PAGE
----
Thwarted, But…


-While 30% Women Quota Remains In Limbo

Esau J. Farr

It is clearly not a secret that women in Liberia are, if not thousand miles, then millions of miles away from ever seeing their dream of thirty percent (30%) women’s representation in the political arena of Liberia.

This was demonstrated recently at a local hotel in Monrovia when participants at a one-day Stakeholders conference organized by the Election Coordinating Committee (ECC) trashed count four (#4) of a carved resolution which called for political parties enforcing and ensuring that women have 30% representation on the ticket and governing structure in Liberia.

The count read “That Chapter 4.51 (C) be amended to enhance greater women participation in election and punitive measures prescribed for non-compliance”.

The participants also resolved that Article 83 A of the 1986 Constitution of Liberia be removed from the Constitution of Liberia thereby setting up new election timeline for the holding of elections in Liberia, something that was overwhelmingly supported by majority of them.

The 30% Quota was starched out by the organizers (ECC) after intense debate for and against.

Those against the inclusion of the 30% women representation in elections and or politics argued that the space should be made open for all to compete for positions in elective offices on ground that if a specific percentage of elective posts are set aside for women, it will open more debates and gaps where the youth and people from the physically challenged community will demand percentage thus creating serious embarrassment and hindrances for the accreditation of political parties during election nearing period.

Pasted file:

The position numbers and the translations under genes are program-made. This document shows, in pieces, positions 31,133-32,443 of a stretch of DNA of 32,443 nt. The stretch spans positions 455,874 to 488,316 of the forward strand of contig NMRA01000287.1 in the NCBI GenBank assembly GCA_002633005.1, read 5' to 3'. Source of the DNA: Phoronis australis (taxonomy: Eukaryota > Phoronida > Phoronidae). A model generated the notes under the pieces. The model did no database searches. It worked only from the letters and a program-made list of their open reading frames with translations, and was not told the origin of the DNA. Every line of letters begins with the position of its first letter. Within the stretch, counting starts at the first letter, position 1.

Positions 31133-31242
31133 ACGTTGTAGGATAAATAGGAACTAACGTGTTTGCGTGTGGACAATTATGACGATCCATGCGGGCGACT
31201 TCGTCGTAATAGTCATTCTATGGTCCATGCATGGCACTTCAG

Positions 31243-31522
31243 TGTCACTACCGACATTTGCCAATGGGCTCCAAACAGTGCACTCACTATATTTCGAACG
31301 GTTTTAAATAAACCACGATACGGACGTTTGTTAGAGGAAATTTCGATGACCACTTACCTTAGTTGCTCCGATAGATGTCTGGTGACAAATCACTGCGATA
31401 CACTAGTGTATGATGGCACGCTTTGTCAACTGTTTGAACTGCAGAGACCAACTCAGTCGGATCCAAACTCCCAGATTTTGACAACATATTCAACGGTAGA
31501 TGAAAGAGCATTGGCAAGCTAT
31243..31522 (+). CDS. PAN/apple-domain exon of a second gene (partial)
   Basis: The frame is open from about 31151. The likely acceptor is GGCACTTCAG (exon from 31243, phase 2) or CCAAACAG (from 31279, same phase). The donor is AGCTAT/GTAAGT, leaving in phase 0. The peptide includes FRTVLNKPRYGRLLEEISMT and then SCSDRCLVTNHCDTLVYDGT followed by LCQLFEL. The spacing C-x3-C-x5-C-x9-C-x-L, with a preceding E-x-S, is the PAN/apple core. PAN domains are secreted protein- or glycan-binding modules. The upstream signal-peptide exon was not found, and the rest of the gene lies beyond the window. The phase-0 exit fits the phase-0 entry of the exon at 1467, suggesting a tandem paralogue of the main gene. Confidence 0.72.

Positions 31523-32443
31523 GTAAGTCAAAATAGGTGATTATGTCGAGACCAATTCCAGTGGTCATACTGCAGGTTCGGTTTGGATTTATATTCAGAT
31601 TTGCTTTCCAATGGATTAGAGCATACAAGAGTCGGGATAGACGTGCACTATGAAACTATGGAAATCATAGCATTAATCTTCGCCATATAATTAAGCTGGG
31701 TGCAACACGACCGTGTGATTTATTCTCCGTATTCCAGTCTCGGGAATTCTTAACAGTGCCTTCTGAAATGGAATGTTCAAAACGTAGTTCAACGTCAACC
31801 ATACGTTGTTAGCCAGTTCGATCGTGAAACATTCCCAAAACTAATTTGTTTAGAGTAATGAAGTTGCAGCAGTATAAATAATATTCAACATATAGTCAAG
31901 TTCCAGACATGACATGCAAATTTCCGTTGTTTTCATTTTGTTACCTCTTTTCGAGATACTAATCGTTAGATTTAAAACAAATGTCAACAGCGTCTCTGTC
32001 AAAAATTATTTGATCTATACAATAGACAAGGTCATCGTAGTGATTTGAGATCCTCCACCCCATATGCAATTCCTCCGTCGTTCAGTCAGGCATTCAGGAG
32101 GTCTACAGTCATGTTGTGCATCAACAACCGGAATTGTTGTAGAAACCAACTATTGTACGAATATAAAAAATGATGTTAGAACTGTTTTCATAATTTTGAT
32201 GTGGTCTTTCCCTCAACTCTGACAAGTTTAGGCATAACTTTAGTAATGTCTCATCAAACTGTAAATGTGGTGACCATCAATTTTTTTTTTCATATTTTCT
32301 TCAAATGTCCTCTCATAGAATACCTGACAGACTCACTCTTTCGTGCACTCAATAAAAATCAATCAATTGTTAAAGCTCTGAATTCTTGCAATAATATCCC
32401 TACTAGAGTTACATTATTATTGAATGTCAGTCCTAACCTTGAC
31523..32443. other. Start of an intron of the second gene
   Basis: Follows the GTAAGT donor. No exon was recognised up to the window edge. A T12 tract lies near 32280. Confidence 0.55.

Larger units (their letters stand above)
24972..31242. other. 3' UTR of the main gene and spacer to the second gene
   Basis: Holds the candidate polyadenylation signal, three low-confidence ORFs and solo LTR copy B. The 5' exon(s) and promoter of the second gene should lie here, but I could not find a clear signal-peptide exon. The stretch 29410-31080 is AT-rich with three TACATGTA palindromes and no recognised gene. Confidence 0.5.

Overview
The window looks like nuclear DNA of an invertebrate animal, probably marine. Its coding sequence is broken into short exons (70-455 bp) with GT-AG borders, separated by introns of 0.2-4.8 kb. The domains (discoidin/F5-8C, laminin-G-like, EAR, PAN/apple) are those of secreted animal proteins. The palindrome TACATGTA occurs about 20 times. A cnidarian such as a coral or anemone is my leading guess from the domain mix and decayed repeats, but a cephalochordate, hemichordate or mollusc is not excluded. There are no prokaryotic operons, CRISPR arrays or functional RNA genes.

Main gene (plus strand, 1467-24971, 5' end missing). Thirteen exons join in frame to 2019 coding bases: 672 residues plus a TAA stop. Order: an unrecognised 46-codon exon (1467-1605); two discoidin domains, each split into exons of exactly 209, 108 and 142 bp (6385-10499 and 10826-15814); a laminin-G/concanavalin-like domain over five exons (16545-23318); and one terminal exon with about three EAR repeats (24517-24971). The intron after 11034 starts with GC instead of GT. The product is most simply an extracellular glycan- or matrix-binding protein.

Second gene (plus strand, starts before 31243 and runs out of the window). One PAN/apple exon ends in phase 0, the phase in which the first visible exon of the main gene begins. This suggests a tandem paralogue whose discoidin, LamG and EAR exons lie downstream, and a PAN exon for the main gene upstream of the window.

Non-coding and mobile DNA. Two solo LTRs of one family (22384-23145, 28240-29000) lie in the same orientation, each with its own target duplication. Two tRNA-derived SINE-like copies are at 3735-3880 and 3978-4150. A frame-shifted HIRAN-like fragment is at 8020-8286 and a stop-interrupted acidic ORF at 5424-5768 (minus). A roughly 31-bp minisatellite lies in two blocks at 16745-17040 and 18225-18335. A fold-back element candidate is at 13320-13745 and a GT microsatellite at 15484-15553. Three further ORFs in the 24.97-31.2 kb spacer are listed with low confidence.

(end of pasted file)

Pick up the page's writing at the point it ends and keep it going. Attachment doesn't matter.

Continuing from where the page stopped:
Some political parties representatives alleged that despite making registration free for female candidates on their various party tickets, they (political parties) could not reach the 30% benchmark as enshrined in the 2014 Election Law of Liberia.

“Look, can you imagine, despite announcing and implementing female representative candidates’ registration free, we (UPP) could not still get the 30% women quota on our party’s ticket.

Others for argued that leaders of political parties in Liberia need to understand that the culture of silence in the country is deeply responsible for women shying away from politics and as such, they (women) must be encouraged by all to ensure the gender equality instead of gender equality (50-50).

“All of you who are saying that women were asked to take part in the 2017 Representative Election free of charge need to understand that the issue of the culture of silence that kept women of Liberia at the back is still having effect on women in this country. Come to think about; when women began to participate in politics? It was the early 1950s; so, we still need more time and chance to grow,” some of the women at the conference reminded those against the 30% women quota.

After the trashing out of the count calling for the 30% quota, the Executive Director of the ECC, Atty. Oscar Bloh cautioned participants that though they were successful in trashing the count, but it does not mean that ECC or other group of Liberians can’t push the issue for electoral reform concern in Liberia.  TNR

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